of the strong advocates in favor of 2014
constitutional amendment that created the new
redistricting commission.

And we believe that the amendment was a
Significant improvement to the redistricting
status quo that had the potential to
fundamentally change elections in New York State.
And we were not the only ones who believed this
to be true. New York State voters were the ones
who ultimately voted to approve the
constitutional amendment.

Although we realize that some of our
good government partners may be seeking to amend
this process, our overwhelming interest here is
that the process the people supported, be given
the chance to work in the most transparent and
inclusive manner possible. And we���re primarily
concerned with ensuring appropriate
representation on the commission, keeping

meetings open to the public, and allowing for

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ample community input, and providing assistance
to the commission in a manner that allows them to
remain independent, but also empowers them to
fulfill their mission.

And in addition to those procedural
concerns, we do recognize that there is an issue
with the timing with respect to the release of
the proposed maps and the June primary
petitioning process. We don���t believe that that
needs to be a constitutional fix. We believe that
can be done statutorily through the legislature
to shorten the timeline for submitting the maps
to the legislature. It doesn���t have to be done
through the constitution, especially considering
if we did do it through the constitution, that
wouldn���t be in effect until January lst of 2022
and at that point it���s almost too late to have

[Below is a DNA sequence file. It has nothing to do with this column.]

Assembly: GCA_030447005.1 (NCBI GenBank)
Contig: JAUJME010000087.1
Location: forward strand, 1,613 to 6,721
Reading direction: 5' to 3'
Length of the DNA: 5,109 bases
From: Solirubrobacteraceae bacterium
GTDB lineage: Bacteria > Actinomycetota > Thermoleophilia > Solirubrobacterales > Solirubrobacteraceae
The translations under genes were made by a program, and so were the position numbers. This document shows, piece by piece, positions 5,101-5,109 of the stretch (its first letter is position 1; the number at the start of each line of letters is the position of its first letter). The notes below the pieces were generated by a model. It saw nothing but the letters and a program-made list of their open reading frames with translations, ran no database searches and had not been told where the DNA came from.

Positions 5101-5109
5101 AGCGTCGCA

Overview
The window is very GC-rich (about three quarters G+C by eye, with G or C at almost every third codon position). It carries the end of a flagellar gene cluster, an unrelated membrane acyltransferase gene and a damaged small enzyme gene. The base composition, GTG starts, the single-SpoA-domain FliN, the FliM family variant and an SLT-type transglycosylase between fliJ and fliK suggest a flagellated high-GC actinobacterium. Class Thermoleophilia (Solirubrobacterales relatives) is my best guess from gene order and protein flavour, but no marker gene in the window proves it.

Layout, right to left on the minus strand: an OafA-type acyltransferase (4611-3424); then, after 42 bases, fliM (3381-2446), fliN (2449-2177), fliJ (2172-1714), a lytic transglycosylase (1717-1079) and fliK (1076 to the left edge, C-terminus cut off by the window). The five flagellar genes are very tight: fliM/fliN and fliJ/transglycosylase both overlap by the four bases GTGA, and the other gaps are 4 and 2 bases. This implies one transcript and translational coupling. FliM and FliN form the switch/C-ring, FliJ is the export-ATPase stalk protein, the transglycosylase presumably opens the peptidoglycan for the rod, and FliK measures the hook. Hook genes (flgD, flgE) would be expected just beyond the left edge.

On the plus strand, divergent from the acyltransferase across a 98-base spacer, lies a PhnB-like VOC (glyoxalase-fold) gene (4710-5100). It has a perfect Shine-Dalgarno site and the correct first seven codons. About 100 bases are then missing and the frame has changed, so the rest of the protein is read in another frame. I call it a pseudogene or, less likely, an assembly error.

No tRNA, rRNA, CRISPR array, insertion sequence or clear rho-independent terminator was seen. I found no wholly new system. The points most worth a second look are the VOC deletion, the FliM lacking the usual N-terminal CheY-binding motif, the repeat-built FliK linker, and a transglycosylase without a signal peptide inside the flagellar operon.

that make any sort of impact.

But outside of that, one of our chief
concerns is still representation and in June of
this year, we had actually sent a letter to all
legislators and commission members that are

currently seated commission members urging them

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to consider the need for greater gender and
racial diversity on the commission.

Currently there is only one woman and no
Latinx members that have been appointed to the
ten-member commission. And, of course, we know
that women make up more than 50 percent of New
York���s population and NALEAO has cited that more
than 20 percent of New Yorkers identify as
Latinx. We supported NALEAO Education Fund and
also Latino Justice in their call for Latinx
representation and believe that in order for the
commission to truly be representative of all New
Yorkers, these final two commissioners must
embody New York State���s population.

We are also very concerned over the
undefined operational and procedural standards of
the commission. We would urge the legislature to
ensure that the commission adhere to open
meetings laws and that the commission receive
appropriate operational support that allows them
to remain independent while they work to fulfill
their mission.

In 2020-2021 budget, you allocated

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$750,000 for the commission through the
Department of State, which Senator O���Mara
mentioned previously, and we were very happy to
see this budget allocation, but we were very
confused as to why it was being made through the
Department of State, considering that the
commission is really supposed to work alongside
the legislature and there really isn���t supposed
to be any sort of oversight or input from the
governor.

We assumed that the allocation would